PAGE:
By Lloyd Noel
Now that we have all the ministers and other chief public officials in place – including our first female governor general, duly sworn in as the Queen’s representative in the tri-island state – all the attention is now focused on when will the action begin, and how much longer those waiting in the queue of expectation will have to hang on.
|Lloyd Noel is a former attorney general of Grenada, prominent attorney at law and political commentator|
Many of the hangers-on are commenting that the promises during the election campaign were around the timetable of 90 days in control, and that time period will expire come 19 May in the next few days.
Of course the new controllers are pointing out that the situations they inherited are far more critical in some cases, and desperate in many others; to the extent that the remedies they had in mind for an early turnaround just cannot make ends meet.
There have been some post election statements backing up the promises, and keeping the hopes and expectations very much alive but patient.
But the silence in general on when things can be expected to get moving, so that the thousands of job-seekers can look forward to earning a wage anytime soon – that expected foreign influx of investors is not as positive and ready to come ashore as initially promised.
Whatever the true position may be, and however those in control hope to get around the problems that exist, on the whole issue of new investors coming to our shores in the near or distant future, the silence and the delay in their coming may very well have to do with a change of plans – because the promises on either side have not being as forthcoming as was expected.
Whether or not the conditions that have been discovered, upon the new controllers taking over the reins of power, have in fact turned out to be far more onerous and challenging than were anticipated, and as a result thereof the generous promises of relief or concessions of one kind or another have to be reconsidered and in some cases amended to assist the critical situation, only those in control can answer.
But, whatever it is or may be, the many glib promises to have the economy actively operating, and jobs and business opportunities available and ready to take off in the first ninety days or thereabouts have so far not been forthcoming, and the waiting game continues.
The movement of finance in the local economy is so slow and the volume decreasing every week that even the small shops are complaining that the situation is becoming almost intolerable, because the goods are on display at reasonable prices, but no customers to purchase them.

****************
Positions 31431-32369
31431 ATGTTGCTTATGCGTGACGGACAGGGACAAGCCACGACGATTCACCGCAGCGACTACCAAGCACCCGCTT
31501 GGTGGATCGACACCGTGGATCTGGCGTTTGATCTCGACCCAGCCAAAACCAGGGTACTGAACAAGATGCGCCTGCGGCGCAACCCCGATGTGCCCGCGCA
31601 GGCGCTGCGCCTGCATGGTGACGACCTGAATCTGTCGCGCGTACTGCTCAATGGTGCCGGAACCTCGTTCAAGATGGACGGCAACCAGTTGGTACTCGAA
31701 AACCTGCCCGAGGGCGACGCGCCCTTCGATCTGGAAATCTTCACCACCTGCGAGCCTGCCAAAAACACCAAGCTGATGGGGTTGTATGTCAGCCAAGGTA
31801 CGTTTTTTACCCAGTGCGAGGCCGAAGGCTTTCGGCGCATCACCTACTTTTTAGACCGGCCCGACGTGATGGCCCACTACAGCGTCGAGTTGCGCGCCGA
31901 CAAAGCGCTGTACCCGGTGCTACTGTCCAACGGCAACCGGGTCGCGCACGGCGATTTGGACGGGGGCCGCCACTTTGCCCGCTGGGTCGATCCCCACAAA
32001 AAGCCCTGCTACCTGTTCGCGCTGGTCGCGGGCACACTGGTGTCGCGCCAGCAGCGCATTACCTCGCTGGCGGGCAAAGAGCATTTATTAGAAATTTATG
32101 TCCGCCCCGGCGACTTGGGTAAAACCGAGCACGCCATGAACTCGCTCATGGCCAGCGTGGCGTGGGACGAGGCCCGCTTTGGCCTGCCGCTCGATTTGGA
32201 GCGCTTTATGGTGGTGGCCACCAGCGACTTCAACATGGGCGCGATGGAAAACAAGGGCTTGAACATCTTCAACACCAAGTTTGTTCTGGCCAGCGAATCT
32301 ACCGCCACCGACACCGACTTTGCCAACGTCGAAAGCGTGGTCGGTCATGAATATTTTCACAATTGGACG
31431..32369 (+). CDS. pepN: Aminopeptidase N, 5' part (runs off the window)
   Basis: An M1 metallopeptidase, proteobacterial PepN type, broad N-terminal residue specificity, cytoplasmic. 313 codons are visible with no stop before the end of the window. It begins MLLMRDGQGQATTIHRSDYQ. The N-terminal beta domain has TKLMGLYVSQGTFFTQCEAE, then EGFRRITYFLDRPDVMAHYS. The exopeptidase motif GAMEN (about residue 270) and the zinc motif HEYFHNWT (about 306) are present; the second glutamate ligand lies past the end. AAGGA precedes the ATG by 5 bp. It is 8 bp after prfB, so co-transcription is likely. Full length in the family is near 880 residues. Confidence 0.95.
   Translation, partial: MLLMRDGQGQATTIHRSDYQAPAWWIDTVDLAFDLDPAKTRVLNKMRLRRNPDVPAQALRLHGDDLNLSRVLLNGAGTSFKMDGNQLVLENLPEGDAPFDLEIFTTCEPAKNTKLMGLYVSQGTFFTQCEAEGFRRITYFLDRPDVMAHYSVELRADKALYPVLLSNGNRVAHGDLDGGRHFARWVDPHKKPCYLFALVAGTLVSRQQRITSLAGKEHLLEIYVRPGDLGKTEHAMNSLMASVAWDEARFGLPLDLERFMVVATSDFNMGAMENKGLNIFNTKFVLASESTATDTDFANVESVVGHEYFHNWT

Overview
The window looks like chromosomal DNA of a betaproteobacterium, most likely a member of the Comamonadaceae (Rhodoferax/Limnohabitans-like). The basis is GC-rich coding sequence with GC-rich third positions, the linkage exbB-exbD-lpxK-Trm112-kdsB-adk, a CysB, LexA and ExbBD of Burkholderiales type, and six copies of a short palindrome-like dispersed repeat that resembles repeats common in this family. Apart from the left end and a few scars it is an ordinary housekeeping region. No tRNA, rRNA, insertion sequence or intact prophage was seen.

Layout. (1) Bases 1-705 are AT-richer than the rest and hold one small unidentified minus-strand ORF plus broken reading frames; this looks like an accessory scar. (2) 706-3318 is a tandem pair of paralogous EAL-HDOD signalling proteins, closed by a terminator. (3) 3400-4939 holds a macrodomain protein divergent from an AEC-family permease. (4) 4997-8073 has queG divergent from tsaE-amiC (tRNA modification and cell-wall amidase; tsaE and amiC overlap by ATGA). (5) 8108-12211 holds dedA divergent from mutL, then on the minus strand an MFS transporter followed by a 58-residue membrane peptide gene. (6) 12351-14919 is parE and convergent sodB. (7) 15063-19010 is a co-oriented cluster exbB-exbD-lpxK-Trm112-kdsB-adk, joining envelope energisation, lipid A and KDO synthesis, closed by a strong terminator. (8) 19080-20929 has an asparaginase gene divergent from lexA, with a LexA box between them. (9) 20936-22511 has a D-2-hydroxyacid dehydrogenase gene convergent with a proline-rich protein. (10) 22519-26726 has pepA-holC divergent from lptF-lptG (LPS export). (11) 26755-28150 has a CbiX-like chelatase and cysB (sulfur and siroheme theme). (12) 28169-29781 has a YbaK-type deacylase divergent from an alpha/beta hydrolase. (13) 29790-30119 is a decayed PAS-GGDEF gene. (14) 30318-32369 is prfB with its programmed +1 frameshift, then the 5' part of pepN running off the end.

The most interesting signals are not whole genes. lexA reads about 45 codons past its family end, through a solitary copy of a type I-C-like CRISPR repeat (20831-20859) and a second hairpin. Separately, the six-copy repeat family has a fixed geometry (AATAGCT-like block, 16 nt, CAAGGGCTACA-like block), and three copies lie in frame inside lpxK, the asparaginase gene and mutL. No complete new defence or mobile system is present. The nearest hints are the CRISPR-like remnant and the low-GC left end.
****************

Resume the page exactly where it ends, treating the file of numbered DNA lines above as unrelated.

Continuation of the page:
And now that the cruise ships have more or less stopped calling for the next three months or so, the situation is looking grim on all sides. Only last week I saw a small storekeeper on television with his goods on display, and he was expressing the hope that the upcoming carnival season will attract some visitors from the UK and the USA to buy those goods; and the season is still three months down the road, so the hope is farfetched.
And talking to folks all over the countryside, the situation is island-wide and, because of the extended dry season, our farmers are also having problems in their lands from the lack of rainfall, and there is nothing anyone can do about that.
The general state of affairs means, however, that the new controllers have a whole lot more problems on their hands than was envisaged during the campaign, and in all the cases more and many more millions are required to help solve them.
So it is a clear case of dealing with the most urgent ones up front, while the others have to wait in the line up – and because they all need finance to bring about any solution, the task ahead is not going to be resolved anytime soon.
After the grand occasion of the swearing in ceremony of our first female Governor General, Her Excellency Dr Cecile La Grenade on 7 May, I noticed that all the papers had statements dealing with the occasion, and stressing that the last Governor General Sir Carlyle Glean did not attend and no explanation was given for his absence.
I found that was rather strange, so I took the time to enquire from the very source and was reliably informed that no invitation was given to Sir Carlyle and Lady Glean to attend the ceremony.
Whatever was the reason for that omission, only those responsible for so doing can answer that – but the powers-that-be could not have expected the ex-governor general to show up at the Trade Centre for the ceremony, without having received an official invitation, only three days after having vacated the governor general’s residence.
The way the story was published, made the absence look as though the outgoing governor general was deliberately failing to recognize the new lady governor general, and that is sheer nonsense.
I hope that whoever it was that failed to deliver the official invitation will be courteous enough to tender an apology to Sir Carlyle Glean.
The ceremony was a grand occasion in itself – but it would have been fitting for the outgoing governor general to have been present and welcoming his successor on the taking of the oath of office.
So how those who were responsible for sending the invitation to Sir Carlyle and Lady Glean failed or neglected to do so beats my simple mind, but leaves many unanswered questions about the motives.